Burnt Cream first appeared in an English recipe in 1723. It became a popular dessert at Cambridge University- Trinity College in the late 1800s where it was often served topped with the college arms.
Compared to the French crème brûlée, this recipe for Cambridge Burnt Cream is made completely on the stove. Once the rich egg and cream mixture thickens, it is strained and divided among individual serving glasses. Right before serving, the tops are covered in sugar and torched until caramelized for a beautiful crisp layer to encase the creamy custard below.
This is the perfect dessert for a dinner party since it can be made a day or two ahead of time and stored in the refrigerator until needed. Don’t caramelize the tops of the custard until immediately before serving. After sitting for a bit, the sugar will begin to soften.
I also made Eggs and Soldiers, Parmo, Spag Bol, and Toad in the Hole.
Eggs and Soldiers is a classic “nursery food” breakfast. It was quick and easy to make and enjoyed by the whole family. Slices of white bread are spread with butter and cut into 4 strips to resemble “soldiers.” They are served with a soft-boiled egg for dipping.
Parmo comes from Middlesbrough in northeastern Yorkshire. It was created in 1958 by an Aerican chef named Nicos Harris. This huge piece of breaded and fried chicken, 10-12 inches across, is topped with a béchamel sauce and grated cheddar cheese. It is then broiled until the cheese is melted. I served the Parmo with chips (fries) and salad. Want a little variation? The Parmo Hotshot includes pepperoni and jalapeños and the Parmo Kiev has garlic butter and mushrooms.
Spag Bol, a nickname for spaghetti alla bolognese, has been a comfort food in Britain since the 1970s. Spaghetti is tossed with a ground beef tomato sauce to make a filling meal for casual dinner parties, potlucks, students, and dining alone. I actually made this for our Christmas Eve dinner and it may become a repeated tradition. This dish was definitely the favorite with Evan and Claire.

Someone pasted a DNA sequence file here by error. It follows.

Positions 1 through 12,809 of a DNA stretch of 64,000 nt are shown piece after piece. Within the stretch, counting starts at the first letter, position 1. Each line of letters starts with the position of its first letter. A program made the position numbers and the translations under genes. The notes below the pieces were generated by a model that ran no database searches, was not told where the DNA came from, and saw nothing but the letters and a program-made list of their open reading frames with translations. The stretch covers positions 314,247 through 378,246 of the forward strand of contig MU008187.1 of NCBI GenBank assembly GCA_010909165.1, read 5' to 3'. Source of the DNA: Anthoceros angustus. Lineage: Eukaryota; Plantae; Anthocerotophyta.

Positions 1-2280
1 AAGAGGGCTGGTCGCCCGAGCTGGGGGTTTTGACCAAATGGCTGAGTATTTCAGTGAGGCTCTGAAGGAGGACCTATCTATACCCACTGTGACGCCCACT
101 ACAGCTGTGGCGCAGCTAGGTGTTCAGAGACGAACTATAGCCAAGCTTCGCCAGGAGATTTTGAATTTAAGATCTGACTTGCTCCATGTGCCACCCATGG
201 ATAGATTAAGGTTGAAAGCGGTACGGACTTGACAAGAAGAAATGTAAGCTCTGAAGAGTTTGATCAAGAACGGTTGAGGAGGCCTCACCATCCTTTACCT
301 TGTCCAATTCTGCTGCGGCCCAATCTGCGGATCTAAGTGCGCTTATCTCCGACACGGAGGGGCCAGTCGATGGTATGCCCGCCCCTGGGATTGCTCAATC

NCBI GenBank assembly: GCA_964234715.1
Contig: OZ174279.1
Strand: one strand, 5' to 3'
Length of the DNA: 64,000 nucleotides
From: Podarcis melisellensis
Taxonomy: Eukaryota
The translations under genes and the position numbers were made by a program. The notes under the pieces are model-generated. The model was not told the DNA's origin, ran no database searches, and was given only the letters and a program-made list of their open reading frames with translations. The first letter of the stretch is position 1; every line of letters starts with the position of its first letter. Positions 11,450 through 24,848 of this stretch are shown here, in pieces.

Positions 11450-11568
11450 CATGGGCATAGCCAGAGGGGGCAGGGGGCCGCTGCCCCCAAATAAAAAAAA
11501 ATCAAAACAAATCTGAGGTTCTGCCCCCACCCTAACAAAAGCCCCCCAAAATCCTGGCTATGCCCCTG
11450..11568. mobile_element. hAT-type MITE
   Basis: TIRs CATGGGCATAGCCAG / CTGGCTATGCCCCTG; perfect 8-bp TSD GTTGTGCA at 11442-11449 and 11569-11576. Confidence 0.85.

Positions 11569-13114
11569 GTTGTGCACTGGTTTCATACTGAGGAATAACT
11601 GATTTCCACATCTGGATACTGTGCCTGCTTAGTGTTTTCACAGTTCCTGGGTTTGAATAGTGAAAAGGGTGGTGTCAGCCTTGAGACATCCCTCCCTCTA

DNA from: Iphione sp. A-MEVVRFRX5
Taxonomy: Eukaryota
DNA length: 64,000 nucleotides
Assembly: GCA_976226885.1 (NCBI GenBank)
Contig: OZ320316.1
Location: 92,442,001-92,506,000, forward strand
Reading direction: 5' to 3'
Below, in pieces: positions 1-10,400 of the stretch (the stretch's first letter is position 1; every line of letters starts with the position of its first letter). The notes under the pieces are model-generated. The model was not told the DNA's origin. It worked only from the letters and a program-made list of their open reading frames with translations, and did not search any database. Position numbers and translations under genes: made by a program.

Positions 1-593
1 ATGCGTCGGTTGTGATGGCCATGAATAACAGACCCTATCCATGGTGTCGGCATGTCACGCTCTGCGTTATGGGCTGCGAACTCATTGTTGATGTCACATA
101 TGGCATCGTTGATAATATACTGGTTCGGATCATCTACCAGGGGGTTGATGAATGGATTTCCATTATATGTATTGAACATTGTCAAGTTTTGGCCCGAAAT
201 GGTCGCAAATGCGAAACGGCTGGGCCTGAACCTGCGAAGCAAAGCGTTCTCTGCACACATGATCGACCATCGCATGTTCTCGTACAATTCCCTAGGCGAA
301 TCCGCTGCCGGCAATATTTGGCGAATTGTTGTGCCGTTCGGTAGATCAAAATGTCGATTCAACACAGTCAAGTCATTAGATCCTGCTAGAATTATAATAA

Toad in the Hole is an interesting name for a British dish with sausages baked in a batter. It was quite the delicious, easy meal and can be served with mashed potatoes and gravy (recipes also included in the book).
Cambridge Burnt Cream
Adapted from The British Table
6 egg yolks
1 teaspoon all-purpose flour
3 cups (720 ml) heavy cream
Pinch ground cinnamon
6 tablespoons (75 grams) granulated sugar, divided
In a medium bowl, beat together the egg yolks, then whisk in the flour. Mix in the cream and cinnamon.
Transfer the cream and eggs to a heavy-bottomed pot and place over medium high heat, stirring often. As the mixture comes to a boil, mix in 3 tablespoons of the sugar. Continue to stir until thickened, then remove from heat.
Strain the mixture through a sieve and carefully divide among 4-6 serving glasses or ramekins. Allow to cool to room temperature, then cover and refrigerate until chilled and set.
When ready to serve, sprinkle the remaining sugar over the tops of each chilled custard. Use a kitchen torch to caramelize the tops. If a kitchen torch is not available, melt the remaining sugar in a small pot with 1 teaspoon water until caramelized. Pour onto a sheet of aluminum foil and allow to rest until cooled and solid. Break into pieces and scatter over the custards. Serve immediately.